A shingles shot contains a vaccine against herpes zoster, which causes a rash with blisters, according to WebMD. Herpes zoster, also known as shingles, occurs only in people who have had chickenpox at some point in their lives.
The varicella-zoster virus causes both chickenpox and shingles. After a case of chickenpox, the virus never fully leaves the body and can emerge from nerve tissues years later as shingles, explains WebMD.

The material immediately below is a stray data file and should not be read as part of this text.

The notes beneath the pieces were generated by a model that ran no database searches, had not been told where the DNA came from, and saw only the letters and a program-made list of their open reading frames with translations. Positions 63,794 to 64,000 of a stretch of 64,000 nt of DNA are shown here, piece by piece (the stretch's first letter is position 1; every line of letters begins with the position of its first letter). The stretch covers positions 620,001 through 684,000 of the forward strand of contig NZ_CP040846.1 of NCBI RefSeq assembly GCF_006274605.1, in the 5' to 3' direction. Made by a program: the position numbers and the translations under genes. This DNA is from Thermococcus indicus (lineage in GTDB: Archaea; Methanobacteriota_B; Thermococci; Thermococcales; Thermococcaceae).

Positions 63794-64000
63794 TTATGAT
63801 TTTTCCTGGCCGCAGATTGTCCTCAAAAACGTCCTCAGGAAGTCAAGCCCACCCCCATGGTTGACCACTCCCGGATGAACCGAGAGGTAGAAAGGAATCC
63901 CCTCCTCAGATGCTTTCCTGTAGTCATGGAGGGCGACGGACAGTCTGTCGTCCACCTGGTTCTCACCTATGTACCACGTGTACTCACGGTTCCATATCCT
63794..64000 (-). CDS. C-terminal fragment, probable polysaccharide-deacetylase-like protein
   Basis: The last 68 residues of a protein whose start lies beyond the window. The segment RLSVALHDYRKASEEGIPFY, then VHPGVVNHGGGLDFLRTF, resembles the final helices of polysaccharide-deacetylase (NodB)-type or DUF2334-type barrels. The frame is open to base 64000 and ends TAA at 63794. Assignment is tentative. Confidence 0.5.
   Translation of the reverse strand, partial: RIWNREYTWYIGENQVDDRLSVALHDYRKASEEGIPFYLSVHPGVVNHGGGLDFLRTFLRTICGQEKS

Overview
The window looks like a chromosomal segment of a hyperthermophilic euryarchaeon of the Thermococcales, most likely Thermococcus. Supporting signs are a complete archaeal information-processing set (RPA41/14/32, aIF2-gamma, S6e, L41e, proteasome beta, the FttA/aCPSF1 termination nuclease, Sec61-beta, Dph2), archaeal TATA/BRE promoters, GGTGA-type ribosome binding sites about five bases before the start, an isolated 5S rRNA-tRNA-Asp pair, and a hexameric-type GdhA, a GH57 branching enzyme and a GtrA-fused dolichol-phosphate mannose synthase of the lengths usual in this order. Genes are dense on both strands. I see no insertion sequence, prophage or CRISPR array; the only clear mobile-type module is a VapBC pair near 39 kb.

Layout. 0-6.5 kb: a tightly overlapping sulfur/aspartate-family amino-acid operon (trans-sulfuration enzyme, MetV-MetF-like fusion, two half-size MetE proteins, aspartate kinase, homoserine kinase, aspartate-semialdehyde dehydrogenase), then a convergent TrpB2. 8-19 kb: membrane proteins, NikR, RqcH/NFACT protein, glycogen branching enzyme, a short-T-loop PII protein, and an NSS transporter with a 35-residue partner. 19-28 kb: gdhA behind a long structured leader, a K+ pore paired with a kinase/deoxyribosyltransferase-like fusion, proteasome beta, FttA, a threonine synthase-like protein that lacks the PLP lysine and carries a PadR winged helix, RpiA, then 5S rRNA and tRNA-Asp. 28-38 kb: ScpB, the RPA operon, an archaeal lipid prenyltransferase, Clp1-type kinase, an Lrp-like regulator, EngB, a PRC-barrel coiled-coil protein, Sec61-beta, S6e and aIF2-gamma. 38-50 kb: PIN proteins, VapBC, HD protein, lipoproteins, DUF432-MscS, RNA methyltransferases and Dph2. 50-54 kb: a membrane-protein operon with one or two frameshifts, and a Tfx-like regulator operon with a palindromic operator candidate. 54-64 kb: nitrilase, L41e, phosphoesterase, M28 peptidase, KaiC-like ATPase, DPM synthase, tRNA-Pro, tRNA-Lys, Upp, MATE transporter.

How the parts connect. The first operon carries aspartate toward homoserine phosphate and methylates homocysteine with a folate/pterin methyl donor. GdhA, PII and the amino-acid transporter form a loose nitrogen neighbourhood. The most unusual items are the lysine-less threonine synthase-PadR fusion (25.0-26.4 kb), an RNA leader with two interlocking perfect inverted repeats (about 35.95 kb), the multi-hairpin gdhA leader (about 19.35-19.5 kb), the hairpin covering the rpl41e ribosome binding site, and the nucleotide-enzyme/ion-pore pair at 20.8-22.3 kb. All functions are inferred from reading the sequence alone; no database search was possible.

The vaccine reduces the risk of developing shingles by about half and shortens the duration of the illness in people who do develop shingles, notes WebMD. The vaccine also helps stop the spread of the shingles virus, which is contagious. In a person who has never had chickenpox, the virus causes chickenpox rather than shingles. People over 60 are advised to get the shingles vaccine.